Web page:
2. Perhaps you should try a Piano Roll. It's all MIDI, and generally you just click in notes with a mouse instead of playing it in real time. When I first started, that's how I composed since I really have never been good at piano. The plus is that everything is locked in the right place so that it's impossible to make a "mistake" (if you believe in musical mistakes, that is). Most DAWs offer both a piano roll and a stave system. Formal composition in the "I'm writing a symphony, hur hur!" manner is something that takes a lot of studying honestly. I rarely bother with proper forms when I write- if it ends up a ABACA versus a ABCBA, I worry not; if it ends up bad versus good, however, I do try to pay attention. It's okay when you're composing to ignore "rules"; that's how music has always evolved. However, sticking to some of the rules (cadences, progressions, "acceptable" non-chordal tones, relative key changes, etc.) is a good way to get going if you've been arranging or melody writing for a long time... besides, a lot of modern music (pop, rock, rap, etc.) is based on various forms. If you're going to hand-write something, do small ensembles and make a rough draft of the score where you can scribble in chords easily and all that before you tackle a final score. I once did a 40-measure hand written score for Band for Music Theory, and it took forever. I would honestly recommend keeping within the realm of digital music via DAWs that have a scoring ability (most do). But hey, I've only made the full score for maybe five or six of my pieces... most of my "scores" are hardly readable jumbles of "block chords" and untransposed instruments. If you're composing for a small game or for fun, you don't need to make a score (unless you want to have something to wave in the faces of friends or toss in front of future clients). All that matters in most cases is the sound. When writing for an orchestra, epic music or not, you're doing a lot more work than you assume at first. Even with a rough score, it takes me a good few hours to make sure it's all notated right. If you want to try your hand at scoring full things, you have to be ready to spend a heck of a lot of time thinking things through and looking at ranges of instruments online and such.
  3. Well, music runs in my family for generations, and I have been exposed to it in many forms since as long as I can remember like most folks, attending local concerts, listening to CDs, even listening to friends and family play at recitals for piano and voice. I learned to play an instrument (trombone) in Elementary School and have continued to play it since, and it has provided a good foundation. A few months after I began experimenting with composing, I enrolled in Music Theory I and subsequently took II. Knowing Theory is not a necessity to be a composer (there are indeed some who simply write by ear), but it helps significantly with understanding your ideas and also with instrumentation and orchestrating if you ever have music performed. Formal composition isn't a mystical thing, although for many including myself it always seems to have a mystical side. If you want to try composing stuff, start by writing very simple pieces for an instrument you play- guitar, piano... even stuff in a tracker or whatnot. Try various free programs/DAWs- Anvil, LMMS, and dozens others. Some help you convert your work into notation. How much Theory do you know? I know of some excellent sites and books for both beginners and advanced composers if you want me to link you to them... some of which I regularly glance over at.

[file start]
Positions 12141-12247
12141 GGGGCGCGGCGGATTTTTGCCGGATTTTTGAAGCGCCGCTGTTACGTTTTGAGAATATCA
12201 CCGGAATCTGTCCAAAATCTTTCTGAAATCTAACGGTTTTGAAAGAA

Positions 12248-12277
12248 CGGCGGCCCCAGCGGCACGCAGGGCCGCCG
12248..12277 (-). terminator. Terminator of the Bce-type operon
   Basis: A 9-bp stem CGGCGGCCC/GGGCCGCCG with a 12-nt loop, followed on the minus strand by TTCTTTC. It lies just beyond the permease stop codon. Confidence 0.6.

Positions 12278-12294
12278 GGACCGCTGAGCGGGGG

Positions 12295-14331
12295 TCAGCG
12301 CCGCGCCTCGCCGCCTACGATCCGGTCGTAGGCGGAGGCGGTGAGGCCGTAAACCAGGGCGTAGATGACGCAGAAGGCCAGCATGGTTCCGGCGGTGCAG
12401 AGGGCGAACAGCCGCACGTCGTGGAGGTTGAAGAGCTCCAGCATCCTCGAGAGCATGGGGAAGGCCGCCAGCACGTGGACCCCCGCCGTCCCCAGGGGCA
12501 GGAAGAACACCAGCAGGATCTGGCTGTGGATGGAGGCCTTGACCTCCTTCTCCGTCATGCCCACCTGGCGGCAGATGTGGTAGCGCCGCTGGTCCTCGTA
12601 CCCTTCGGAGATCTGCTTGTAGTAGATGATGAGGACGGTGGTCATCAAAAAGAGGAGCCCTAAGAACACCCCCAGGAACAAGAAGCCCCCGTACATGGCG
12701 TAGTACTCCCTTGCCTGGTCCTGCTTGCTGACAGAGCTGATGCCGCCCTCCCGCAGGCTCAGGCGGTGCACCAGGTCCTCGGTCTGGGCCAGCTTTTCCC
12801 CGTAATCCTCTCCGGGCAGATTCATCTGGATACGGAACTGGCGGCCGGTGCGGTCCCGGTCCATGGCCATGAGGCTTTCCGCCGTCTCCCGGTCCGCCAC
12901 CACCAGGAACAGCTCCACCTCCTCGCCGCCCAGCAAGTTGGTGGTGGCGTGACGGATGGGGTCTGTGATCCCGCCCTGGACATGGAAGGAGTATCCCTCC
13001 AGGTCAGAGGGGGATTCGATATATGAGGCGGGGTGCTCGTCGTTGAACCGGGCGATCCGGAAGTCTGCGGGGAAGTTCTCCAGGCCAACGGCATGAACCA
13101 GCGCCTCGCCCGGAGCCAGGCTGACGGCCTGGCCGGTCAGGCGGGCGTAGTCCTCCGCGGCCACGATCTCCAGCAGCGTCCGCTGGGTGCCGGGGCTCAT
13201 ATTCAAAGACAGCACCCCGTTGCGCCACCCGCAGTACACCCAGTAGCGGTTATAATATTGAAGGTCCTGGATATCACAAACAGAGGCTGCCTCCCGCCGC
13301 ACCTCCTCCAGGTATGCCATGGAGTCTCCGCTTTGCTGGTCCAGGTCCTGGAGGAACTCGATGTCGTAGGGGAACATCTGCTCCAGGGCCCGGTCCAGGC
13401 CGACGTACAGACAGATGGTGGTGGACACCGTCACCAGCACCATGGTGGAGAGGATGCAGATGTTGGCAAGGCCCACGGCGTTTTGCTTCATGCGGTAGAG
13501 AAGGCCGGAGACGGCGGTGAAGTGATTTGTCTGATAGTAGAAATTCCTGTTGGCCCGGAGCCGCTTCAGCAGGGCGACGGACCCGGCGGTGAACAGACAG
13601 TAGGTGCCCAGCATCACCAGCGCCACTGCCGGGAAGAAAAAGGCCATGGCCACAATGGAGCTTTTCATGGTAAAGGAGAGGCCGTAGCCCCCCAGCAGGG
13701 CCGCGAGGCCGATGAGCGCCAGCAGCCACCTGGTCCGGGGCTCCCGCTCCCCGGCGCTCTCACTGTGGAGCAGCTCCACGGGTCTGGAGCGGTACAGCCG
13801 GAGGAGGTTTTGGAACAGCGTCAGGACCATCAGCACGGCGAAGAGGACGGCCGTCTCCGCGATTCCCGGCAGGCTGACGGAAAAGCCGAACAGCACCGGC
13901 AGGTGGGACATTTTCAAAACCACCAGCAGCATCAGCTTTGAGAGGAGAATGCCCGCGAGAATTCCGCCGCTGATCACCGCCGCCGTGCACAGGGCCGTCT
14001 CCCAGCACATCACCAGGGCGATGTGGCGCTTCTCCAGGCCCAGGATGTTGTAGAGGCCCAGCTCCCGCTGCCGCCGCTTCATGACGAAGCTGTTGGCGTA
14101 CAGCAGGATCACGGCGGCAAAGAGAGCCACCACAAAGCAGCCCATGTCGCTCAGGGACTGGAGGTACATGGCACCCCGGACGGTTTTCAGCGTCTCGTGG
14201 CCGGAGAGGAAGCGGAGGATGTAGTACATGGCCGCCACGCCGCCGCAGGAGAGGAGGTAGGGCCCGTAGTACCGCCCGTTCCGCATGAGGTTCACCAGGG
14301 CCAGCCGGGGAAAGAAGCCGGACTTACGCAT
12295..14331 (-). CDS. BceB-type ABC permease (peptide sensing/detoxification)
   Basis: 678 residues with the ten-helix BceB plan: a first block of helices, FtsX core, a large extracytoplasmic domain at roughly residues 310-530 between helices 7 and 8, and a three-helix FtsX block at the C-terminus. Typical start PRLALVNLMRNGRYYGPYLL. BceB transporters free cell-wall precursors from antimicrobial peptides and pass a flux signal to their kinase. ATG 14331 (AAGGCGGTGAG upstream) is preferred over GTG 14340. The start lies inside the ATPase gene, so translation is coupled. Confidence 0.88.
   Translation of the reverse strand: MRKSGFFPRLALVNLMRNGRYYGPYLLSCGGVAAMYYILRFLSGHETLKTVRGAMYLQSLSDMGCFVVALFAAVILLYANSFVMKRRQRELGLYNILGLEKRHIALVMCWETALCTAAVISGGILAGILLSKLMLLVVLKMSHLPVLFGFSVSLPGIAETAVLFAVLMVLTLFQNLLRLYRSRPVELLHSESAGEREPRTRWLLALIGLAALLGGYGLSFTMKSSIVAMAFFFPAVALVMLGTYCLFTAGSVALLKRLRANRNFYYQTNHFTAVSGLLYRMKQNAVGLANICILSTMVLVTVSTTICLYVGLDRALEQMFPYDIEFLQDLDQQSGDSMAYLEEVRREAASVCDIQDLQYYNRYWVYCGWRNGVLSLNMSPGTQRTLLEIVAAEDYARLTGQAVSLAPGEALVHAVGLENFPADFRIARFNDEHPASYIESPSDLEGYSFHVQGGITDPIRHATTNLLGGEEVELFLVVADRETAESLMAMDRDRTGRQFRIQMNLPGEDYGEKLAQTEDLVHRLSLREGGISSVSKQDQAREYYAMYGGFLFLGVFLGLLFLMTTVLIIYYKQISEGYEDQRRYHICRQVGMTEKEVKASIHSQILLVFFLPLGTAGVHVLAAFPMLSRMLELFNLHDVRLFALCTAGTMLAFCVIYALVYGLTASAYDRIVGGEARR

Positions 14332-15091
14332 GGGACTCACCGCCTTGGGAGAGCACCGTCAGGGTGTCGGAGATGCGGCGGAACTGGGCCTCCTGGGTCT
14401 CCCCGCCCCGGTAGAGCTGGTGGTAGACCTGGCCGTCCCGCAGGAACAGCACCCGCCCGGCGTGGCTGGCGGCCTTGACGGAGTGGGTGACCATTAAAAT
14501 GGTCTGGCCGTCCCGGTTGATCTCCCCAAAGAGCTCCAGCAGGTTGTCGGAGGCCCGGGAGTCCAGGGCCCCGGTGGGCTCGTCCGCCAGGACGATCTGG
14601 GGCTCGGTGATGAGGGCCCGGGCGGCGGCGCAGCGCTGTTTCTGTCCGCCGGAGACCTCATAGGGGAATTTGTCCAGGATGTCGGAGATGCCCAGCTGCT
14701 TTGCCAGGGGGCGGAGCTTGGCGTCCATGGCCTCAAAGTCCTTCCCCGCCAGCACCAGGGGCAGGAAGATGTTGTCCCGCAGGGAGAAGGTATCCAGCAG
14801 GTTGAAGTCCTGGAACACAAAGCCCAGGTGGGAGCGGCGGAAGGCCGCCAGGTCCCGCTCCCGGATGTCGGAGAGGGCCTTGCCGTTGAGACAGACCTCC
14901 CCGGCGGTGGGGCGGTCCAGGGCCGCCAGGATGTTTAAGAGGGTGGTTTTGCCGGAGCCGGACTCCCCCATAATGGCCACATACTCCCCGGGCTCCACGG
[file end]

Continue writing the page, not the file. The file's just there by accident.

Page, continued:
4. Howdy there, all. Figured I'd jump right in with something helpful. I made these sheets up for some fellow composers a while back who were looking at writing more "epic" orchestral music. The advice offered on these two sheets are what I have gathered from my own experience and are not in any way standard formulas for success. While these are rather simplistic, I hope to add more eventually. [larger image here] [larger image here] A little Background (on me and the sheets) if you don't trust me on things- I first began composing music about two and a half years ago. While this is a very short time, I have loved every moment of it and been consistently composing for nearly the entire duration... in fact, I am near Opus 160 if I were to bother counting all of the pieces. About a year ago, I started looking more into game and film scoring, having done a lot of work with what most people would call 'Program Music'. Since then, I have been working on scoring my own film as well as several flash games on sites such as Newgrounds. When one fellow composer on Newgrounds approached me asking for advice on writing 'that epic stuff', I made these up in order to give him some material to chew on. The melody fragments are from my own scores and projects and I whipped up the little piece in about ten minutes, so it's certainly not very good (and over uses dissonance intentionally). While these sheets may give you some ideas with motifs and instrumentation, an epic piece also needs some epic sounds. There are plenty of great Soundfonts and free VSTs to explore around the web... a while back I made the choice to save up and purchase some stuff from EWQL, but I have heard some great sounds from some other free banks which some fellow Newgrounders use. If you're using MIDI sounds, you'll have a heck of a hard time making a good sound, especially if the final form is a track in a game or film (unless you have one of those full orchestras in your closet... wouldn't that be nice!). If you have any questions on this style or if you write epic stuff and want to share your own motifs and advice, feel free to add on below... I am only one man with only a few years of experience... I am sure there are others with far more.